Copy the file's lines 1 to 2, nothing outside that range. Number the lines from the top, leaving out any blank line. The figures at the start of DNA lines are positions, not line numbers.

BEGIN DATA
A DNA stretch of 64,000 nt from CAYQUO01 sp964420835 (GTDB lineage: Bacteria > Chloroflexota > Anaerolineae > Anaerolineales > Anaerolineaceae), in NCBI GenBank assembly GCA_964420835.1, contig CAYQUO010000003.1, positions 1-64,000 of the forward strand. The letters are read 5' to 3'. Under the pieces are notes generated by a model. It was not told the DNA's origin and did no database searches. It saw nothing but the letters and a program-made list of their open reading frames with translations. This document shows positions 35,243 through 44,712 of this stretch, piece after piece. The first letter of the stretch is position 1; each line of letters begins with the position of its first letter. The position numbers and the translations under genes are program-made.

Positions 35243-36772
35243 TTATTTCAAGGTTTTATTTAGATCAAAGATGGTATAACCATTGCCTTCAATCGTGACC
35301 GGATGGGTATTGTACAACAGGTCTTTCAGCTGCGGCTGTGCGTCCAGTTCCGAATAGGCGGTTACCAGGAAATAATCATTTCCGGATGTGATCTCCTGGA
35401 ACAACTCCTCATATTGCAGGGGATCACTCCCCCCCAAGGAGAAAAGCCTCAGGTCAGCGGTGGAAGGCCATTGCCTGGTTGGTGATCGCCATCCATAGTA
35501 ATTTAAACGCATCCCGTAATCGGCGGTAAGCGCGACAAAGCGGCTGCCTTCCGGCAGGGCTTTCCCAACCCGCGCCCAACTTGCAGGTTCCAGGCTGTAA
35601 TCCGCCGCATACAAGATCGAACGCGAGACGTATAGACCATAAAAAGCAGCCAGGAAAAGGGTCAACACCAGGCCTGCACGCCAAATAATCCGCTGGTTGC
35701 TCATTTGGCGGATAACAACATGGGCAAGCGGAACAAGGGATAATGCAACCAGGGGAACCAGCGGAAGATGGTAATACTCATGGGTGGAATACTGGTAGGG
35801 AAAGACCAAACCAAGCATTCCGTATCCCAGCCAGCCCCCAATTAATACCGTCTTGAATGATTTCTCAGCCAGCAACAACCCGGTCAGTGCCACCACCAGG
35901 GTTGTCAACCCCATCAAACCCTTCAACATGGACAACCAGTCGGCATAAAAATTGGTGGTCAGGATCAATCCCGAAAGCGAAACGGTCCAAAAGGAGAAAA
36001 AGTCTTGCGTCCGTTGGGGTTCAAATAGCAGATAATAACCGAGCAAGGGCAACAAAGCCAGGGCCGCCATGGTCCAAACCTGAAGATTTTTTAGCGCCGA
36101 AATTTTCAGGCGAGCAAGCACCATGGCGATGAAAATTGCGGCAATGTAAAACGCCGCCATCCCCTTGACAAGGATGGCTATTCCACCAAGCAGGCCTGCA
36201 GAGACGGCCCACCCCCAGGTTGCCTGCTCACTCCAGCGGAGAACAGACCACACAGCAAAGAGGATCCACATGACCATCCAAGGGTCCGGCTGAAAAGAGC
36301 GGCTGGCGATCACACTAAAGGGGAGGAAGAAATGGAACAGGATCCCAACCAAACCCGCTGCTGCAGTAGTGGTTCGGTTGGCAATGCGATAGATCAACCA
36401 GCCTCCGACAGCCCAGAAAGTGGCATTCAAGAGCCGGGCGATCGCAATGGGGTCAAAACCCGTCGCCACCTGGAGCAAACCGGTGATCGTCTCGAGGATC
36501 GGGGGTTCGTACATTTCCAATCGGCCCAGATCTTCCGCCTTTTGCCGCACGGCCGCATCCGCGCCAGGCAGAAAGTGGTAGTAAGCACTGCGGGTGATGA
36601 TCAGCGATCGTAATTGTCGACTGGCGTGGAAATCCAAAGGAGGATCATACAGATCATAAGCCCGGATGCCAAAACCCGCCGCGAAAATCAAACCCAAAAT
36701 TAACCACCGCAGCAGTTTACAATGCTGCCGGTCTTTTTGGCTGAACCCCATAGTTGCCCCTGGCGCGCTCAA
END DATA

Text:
A DNA stretch of 64,000 nt from CAYQUO01 sp964420835 (GTDB lineage: Bacteria > Chloroflexota > Anaerolineae > Anaerolineales > Anaerolineaceae), in NCBI GenBank assembly GCA_964420835.1, contig CAYQUO010000003.1, positions 1-64,000 of the forward strand. The letters are read 5' to 3'. Under the pieces are notes generated by a model. It was not told the DNA's origin and did no database searches. It saw nothing but the letters and a program-made list of their open reading frames with translations. This document shows positions 35,243 through 44,712 of this stretch, piece after piece. The first letter of the stretch is position 1; each line of letters begins with the position of its first letter. The position numbers and the translations under genes are program-made.

Positions 35243-36772